I bought a crank-drive electric bike, hacked the gearing extra wide, and turned it into what I think was the first assisted Xtracycle, in 2003. We charged it from our solar array. It was kind of thrilling that it worked at all, but I can't say it worked well. It was nowhere near stiff enough to handle the whole-family loads its motor would help it move up steep hills. Still, I rode it several thousand fast fun miles before its drivetrain failed expensively in under a year, and I didn't bother to fix it.
I wanted to replace it with the ultimate (or at least the first) one-piece Xtracycle, with allowance for an assist system equal to any terrain. I got to noodling, literally making a model in perciatelli, tubular pasta. This project resulted in Xtravois, still in service 9 years later. I'm proud that my original "stretch mixte" profile has become dominant among the many longtails to have emerged in the years following from artisanal builders as well as companies Surly, Kona, Yuba, Madsen, Rans, Sun, and even Trek. But where was Xtracycle, the progenitor and rightful chief commercial beneficiary of this concept? The child was gestating, keeping its powder dry: BOOM.
We had built seven Xtracycles in three sweet years when I got laid off from my tech job. Our suddenly crushing San Francisco mortgage catapulted us to a new home in Portland, already more bike and family friendly. And much flatter, and wetter, about 8 miles on a side just like Amsterdam. We were unsure exactly how we'd make a living, except that it would involve Xtracycles, assisted when necessary. Months later, this site began, presenting our once-and-future assist product for Xtracycles, Stokemonkey. A year later, on a warm afternoon installing the second Xtracycle of our friends the Mullins, Dean Mullin proposed "let's open a bike shop!"
In less than a year from opening, Clever Cycles was selling more Xtracycles than any other shop, a position only recently ceded to others in hotter growth markets. Xtracycles are thick on the ground in Portland now, no longer magical unicorns. We couldn't be more proud.
We've never let up in beating the Xtracycle drum, even as the range of family solutions we offer has broadened dramatically, still guided by timeless moments of vision in Amsterdam. Even before we opened, we were pleased to beta test the first commercial one-piece longtail, Surly's Big Dummy, and we sell those to this day. Just last year, we designed our own successor to the original Xtravois, featuring a 20" rear wheel. We're happy to be off the hook to manufacture this bike, because now Xtracycle has made it nearly redundant, much lighter, prettier, and less expensively than we could. Everything that rises must converge!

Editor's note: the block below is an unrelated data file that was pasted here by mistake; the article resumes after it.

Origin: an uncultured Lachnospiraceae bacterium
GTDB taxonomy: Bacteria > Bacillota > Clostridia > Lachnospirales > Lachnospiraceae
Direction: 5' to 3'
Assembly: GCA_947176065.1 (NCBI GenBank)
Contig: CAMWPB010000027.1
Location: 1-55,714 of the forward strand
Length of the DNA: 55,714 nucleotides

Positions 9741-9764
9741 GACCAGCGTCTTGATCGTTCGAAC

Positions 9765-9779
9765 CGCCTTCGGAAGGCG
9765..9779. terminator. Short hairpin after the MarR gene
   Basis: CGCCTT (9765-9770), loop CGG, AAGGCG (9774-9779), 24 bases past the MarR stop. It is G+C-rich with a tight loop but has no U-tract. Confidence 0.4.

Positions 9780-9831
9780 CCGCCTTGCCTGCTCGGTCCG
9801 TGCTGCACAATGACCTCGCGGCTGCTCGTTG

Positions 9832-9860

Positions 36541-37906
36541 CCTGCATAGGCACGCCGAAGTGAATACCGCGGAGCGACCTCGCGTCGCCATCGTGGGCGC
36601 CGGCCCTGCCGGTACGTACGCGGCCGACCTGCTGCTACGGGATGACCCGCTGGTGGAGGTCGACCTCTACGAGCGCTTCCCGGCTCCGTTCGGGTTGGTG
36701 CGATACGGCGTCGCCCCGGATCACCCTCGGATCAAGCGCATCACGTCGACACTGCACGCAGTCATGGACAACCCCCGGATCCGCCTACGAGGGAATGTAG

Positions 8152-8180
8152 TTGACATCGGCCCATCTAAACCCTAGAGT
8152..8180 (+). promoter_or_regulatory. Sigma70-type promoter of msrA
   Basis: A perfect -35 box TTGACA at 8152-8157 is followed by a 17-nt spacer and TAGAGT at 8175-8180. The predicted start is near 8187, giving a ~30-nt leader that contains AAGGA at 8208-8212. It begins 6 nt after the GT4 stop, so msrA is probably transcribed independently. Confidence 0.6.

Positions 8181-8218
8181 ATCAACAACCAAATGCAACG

With the arrival of EdgeRunner, it feels like a large circle is closing to begin again. "Edge runner" refers to the growth habit of certain mycelia, fungal bodies who run rapidly and hidden along the edges of plant life, plant death, and soil. Edge runners' function is to catalyze new growth by reclaiming nutrients from complex dead matter, even the sometimes toxic wastes of human industry. They break down the old into the new, enabling generational change. The name EdgeRunner, apart from being a middle name of proud father Ross Evans' beautiful boy, befits Xtracycle's original hitchless trailer concept most plainly, recycling MTBs for practical use, inspiring, firing up the imaginations of thousands of people like us to reclaim our cities from car dependence. The present complete bicycle, not being converted from old, runs ahead in a broader course prepared by the first generation, reaching out toward families for whom cargo bikes are no longer mainly emblems of sacrifice, craftiness, and revolt, but more of practical aspiration, refinement, beauty: fresh culture.
Once again, we have a demo model available for test rides. There is no substitute for test riding; we gave up trying to describe how bikes handle, fit, climb etc, over email or the phone years ago. But we think they nailed this one. It's the smaller of the 2 available frame sizes, non-electric version. We have a Hooptie, SideCar, and prototype of the new X2 bag for your trial as well. Cost is $1999 for the bike, with complete deck/bag packages starting at $149. A 50% deposit secures your claim to a bike from our small first shipment, due early January.
In 2010, our 4th year in business, Bicycle Retailer and Industry News named us a "Top 100" US bike shop. We put the sticker in a window. This year, they named us Best Urban Bike Shop in the United States. Wow! We'll try not to let it go to our heads. They'll come do a photo shoot soon, then presumably run a story. We are honored by this recognition from our peers, but the truth is we feel as much like industry outsiders as the day we opened. Our daily motivation comes from working with customers, connecting them to the products that so many bike shops seem to think nobody wants.
You deserve this award just as much as we do, so we're celebrating with a STOREWIDE SALE! Actually, it's just an excuse to thin our inventory as we enter the slower seasons. Anyway, save up to 40% on bikes, clothing & accessories, as follows. In stock items only, 22-28 October:
Electra adult bikes, Nantucket baskets both wire & wicker
Surly Cross Check, Disk Trucker, Big Dummy, Moonlander! Breezer Uptown 8, Brooks, all battery lights, bags and baskets
Everything* else, including Linus, Tern, WorkCycles, Electra kid bikes, balance bikes, all helmets, raingear, tires, tubes, pumps, dynamo lighting, etc.
Brompton bicycles (a steal at full price; accessories are 10% off), Kinn bicycles (in case we receive first stock during the sale!)
We'd love to hear how we can become better at what we do. Whether you have a product suggestion, a service idea, or another location wish, please contact us: we'll listen. We used to be able to say that we personally owned and used almost every major product we stocked, but we've grown past that. We still ride every day and have our opinions, but more and more we depend on your experiences and feedback to guide us forward. Thank you!
Sale prices are not to be combined with any other discounts.